When kids say no to pictures

For Photographers

Out of respect for my clients, I have opted not to use images featuring families in this article. Please enjoy this beautiful sunset shot instead.

Have you ever had a family session where the child/children want nothing to do with you or your camera? Maybe they hate having their picture taken or they’re scared of strangers. If this hasn’t happened to you yet, it’s bound to at some point. In just my short 15 months as a family photographer, I’ve experienced this more than once. And I like to think I’m pretty good with kids! 

All kids are different and have different comfort levels and experiences. Many children who were born during COVID are still getting comfortable being around others. Even without that, it can be intimidating for a little one to show up to a place they’ve probably never been before, briefly meet someone and then have that person put a big black maybe scary-looking thing in your face. Many times this is all taking place after bedtime. It makes sense that not all kids would respond well, right? Nevertheless, you were hired to do a job and you have to find a way to make magic from the madness. 

It can be really nerve-wracking in the moment when a child is shoving their hand toward your camera lens to hide their face, yelling “get away from me” or saying, “no pictures!” So what do you do? Here’s how I cope with this situation and still get a beautiful gallery to deliver to my clients.

1. Don’t panic

If you look stressed, you will make the parents stressed which won’t help the situation. They’re probably already on edge because their child isn’t responding the way they hoped. Assure them that you’ve got this! I tell my parents, “We’re going to roll it! I’ve photographed many little ones who don’t love the camera so this isn’t my first rodeo. Just have fun and don’t worry about me.” At the end of the session continue to be confident that you got what you needed and you can’t wait to edit them!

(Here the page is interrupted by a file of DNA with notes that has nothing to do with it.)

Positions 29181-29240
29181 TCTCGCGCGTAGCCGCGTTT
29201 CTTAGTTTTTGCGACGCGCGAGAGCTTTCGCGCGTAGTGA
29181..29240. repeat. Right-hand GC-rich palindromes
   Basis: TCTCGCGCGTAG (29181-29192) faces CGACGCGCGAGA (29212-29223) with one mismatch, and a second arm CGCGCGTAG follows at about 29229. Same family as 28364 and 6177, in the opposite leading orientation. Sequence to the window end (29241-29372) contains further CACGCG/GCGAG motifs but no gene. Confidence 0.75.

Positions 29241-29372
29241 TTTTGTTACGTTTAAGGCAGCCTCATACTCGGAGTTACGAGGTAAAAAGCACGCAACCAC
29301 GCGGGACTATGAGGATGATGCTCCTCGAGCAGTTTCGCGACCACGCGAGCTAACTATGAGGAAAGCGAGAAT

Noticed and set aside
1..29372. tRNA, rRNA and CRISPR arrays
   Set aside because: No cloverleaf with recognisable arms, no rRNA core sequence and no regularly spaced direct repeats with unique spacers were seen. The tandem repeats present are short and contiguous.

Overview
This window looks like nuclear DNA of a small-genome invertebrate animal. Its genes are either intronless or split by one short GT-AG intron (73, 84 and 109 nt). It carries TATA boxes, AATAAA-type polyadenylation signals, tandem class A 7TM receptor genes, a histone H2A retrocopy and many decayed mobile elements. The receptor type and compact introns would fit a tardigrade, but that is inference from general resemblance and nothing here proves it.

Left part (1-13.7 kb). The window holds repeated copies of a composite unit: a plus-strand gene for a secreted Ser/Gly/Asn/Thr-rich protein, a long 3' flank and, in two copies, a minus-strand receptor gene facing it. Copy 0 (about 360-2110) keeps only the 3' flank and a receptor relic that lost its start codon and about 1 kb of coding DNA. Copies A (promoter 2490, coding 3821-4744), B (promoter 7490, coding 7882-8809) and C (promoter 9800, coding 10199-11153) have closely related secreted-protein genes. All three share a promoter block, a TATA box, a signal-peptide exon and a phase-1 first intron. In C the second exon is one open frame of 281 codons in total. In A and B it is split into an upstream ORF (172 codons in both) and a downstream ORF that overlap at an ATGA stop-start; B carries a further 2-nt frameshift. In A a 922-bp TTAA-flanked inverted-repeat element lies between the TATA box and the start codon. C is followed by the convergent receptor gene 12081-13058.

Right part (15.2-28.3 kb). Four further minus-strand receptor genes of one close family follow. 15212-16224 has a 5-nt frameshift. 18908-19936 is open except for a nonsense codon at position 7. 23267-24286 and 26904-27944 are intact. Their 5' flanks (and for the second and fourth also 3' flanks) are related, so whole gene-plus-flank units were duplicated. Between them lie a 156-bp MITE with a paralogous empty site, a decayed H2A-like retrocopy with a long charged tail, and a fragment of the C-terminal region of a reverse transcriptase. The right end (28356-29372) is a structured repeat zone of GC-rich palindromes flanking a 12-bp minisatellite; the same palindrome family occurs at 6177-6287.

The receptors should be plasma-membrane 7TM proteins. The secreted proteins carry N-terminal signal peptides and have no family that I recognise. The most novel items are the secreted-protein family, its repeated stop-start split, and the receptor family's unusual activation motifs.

2. Use your location

This is where choosing your location makes a tremendous difference. I always look for locations with water if I have little or big kids that I need to engage. If there are things to do, kids will be distracted and won’t be as concerned with what you’re doing. Encourage the parents to let them play. Don’t force them into poses, instead, let the child lead the session. If he/she wants to play in the dirt, let ‘em! 

3. Give them space

You’re probably going to need to get farther back than you would normally shoot. Avoid those close up shots unless you can catch them off guard and snap a couple close shots without them seeing you. If you have a zoom lens, use it! This will help you get more variety in the gallery without having to get too close.

4. Ignore them

It sounds weird but completely ignoring the child can make a world of difference. Keep your camera toward them and keep snapping but don’t look their direction. If it appears that you’re not worried about them, they won’t be worried about you.

Don’t be hard on yourself – It’s easy to come out of a session like this and feel defeated but know this is not a reflection on you or the child. All you can do is your best. And with these tools, I feel confident you can still deliver a gallery full of magic.


Chasing Creative was founded by Sarah Wagner, a corporate marketing exec turned entrepreneur. When she’s not photographing families + couples on the beaches of Southwest, Florida, she’s teaching other photographers how to build their businesses and grow their photography skills. Learn more about mentorships and coaching call with Sarah HERE.

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